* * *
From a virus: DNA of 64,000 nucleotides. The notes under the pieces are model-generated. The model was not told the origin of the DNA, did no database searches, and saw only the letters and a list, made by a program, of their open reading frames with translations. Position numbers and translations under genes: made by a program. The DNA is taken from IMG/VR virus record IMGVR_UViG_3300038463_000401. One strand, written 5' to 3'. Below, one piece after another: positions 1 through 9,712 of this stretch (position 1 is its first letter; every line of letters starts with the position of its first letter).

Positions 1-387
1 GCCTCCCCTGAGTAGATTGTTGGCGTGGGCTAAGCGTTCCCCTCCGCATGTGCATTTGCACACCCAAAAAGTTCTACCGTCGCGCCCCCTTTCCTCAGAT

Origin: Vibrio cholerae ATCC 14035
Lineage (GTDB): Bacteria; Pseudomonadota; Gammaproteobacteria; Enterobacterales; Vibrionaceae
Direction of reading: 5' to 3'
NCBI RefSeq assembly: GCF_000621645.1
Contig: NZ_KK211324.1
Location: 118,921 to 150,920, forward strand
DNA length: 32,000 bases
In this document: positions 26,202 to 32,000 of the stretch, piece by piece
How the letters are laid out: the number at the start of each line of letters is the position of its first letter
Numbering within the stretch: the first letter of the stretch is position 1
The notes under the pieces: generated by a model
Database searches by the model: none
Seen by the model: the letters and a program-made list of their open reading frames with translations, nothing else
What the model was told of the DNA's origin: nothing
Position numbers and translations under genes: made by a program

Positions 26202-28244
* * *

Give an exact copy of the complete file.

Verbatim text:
From a virus: DNA of 64,000 nucleotides. The notes under the pieces are model-generated. The model was not told the origin of the DNA, did no database searches, and saw only the letters and a list, made by a program, of their open reading frames with translations. Position numbers and translations under genes: made by a program. The DNA is taken from IMG/VR virus record IMGVR_UViG_3300038463_000401. One strand, written 5' to 3'. Below, one piece after another: positions 1 through 9,712 of this stretch (position 1 is its first letter; every line of letters starts with the position of its first letter).

Positions 1-387
1 GCCTCCCCTGAGTAGATTGTTGGCGTGGGCTAAGCGTTCCCCTCCGCATGTGCATTTGCACACCCAAAAAGTTCTACCGTCGCGCCCCCTTTCCTCAGAT

Origin: Vibrio cholerae ATCC 14035
Lineage (GTDB): Bacteria; Pseudomonadota; Gammaproteobacteria; Enterobacterales; Vibrionaceae
Direction of reading: 5' to 3'
NCBI RefSeq assembly: GCF_000621645.1
Contig: NZ_KK211324.1
Location: 118,921 to 150,920, forward strand
DNA length: 32,000 bases
In this document: positions 26,202 to 32,000 of the stretch, piece by piece
How the letters are laid out: the number at the start of each line of letters is the position of its first letter
Numbering within the stretch: the first letter of the stretch is position 1
The notes under the pieces: generated by a model
Database searches by the model: none
Seen by the model: the letters and a program-made list of their open reading frames with translations, nothing else
What the model was told of the DNA's origin: nothing
Position numbers and translations under genes: made by a program

Positions 26202-28244